Aspirin could cut cancer death by 20%, study finds

Credit: CC0 Public Domain

In a recent study published in ecancermedicalscience, researchers found patients with a wide range of cancers who take aspirin as part of their treatment could help to reduce their risk of death by 20%.

They carried out a systematic review of 118 published studies in patients with 18 different cancers.

They found that in a total of about 250,000 patients with cancer who reported taking aspirin, this was linked to a reduction of about 20% in cancer deaths.

The review said the available body of evidence on its efficacy and safety “justifies its use” as a supplementary treatment in a wide range of cancers—and patients should be informed of this.

The study is from Cardiff University. One author is Professor Peter Elwood.

The team leader has studied the effects of aspirin for more than 50 years.

In recent years, they have been struck by the actions of aspirin on the biological mechanisms relevant to cancer—and these seem to be the same in many different cancers.

In the study, they reviewed the scientific evidence available on the use of aspirin as an additional treatment for a wide range of cancers.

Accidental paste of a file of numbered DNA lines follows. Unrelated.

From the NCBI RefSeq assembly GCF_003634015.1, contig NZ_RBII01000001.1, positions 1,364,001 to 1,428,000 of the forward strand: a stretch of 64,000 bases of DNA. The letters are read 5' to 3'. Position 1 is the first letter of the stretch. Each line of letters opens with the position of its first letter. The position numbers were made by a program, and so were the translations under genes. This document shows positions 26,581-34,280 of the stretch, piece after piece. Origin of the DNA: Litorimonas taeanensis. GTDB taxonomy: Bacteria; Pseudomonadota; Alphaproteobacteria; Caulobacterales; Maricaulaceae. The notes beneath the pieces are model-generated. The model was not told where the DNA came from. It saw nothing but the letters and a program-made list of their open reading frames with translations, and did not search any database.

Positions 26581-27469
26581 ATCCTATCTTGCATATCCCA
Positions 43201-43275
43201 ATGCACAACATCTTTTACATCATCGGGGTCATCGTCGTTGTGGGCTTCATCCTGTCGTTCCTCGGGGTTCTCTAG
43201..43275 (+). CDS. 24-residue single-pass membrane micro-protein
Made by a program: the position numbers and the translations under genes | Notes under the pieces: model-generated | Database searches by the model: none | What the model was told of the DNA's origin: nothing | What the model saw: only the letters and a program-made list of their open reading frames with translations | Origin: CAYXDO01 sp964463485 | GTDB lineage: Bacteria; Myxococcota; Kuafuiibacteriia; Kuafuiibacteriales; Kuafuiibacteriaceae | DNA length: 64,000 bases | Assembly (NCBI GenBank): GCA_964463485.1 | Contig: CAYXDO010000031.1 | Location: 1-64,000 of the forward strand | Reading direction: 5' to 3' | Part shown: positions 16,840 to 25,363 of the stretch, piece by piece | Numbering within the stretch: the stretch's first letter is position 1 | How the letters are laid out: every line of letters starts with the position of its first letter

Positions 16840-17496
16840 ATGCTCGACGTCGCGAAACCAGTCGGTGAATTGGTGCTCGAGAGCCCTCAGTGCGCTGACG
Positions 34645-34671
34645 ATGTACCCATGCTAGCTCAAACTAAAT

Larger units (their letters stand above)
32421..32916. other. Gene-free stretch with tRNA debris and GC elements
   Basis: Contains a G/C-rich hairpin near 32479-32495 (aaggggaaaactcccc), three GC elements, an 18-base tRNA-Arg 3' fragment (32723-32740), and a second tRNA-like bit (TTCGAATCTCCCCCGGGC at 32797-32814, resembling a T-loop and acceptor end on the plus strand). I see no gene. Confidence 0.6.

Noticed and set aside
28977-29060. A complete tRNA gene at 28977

Overall, they found that at any time after a diagnosis of cancer, about 20% more of the patients who took aspirin were alive, compared with patients not taking aspirin.

The team also considered the risks of aspirin taking and wrote to an author on each of the papers asking about any stomach or other bleeding episodes.

A small number of patients had experienced a bleed, but there was no evidence of any excess deaths attributable to bleeding in the patients on aspirin.

The study suggests that not only does aspirin help to cut the risk of death but it has also been shown to reduce the spread of cancer within the body—so-called metastatic spread.

There is now a considerable body of evidence to suggest a big reduction in mortality in patients with cancer who take aspirin—and that benefit appears to not be restricted to one or a few cancers.

Aspirin therefore appears to deserve serious consideration as an adjuvant treatment of cancer and patients with cancer and their carers should be informed of the available evidence.

The researchers also stress that aspirin is not a possible alternative to any other treatment.

If you care about cancer, please read studies about this anti-inflammatory drug may stop spread of cancer and findings of these 5 unhealthy things cause most cancers.

For more information about cancer and your health, please see recent studies about common heartburn drugs linked to stomach cancer, heart and kidney disease and results showing that this diet linked to high colon cancer risk.

Copyright © 2021 Knowridge Science Report. All rights reserved.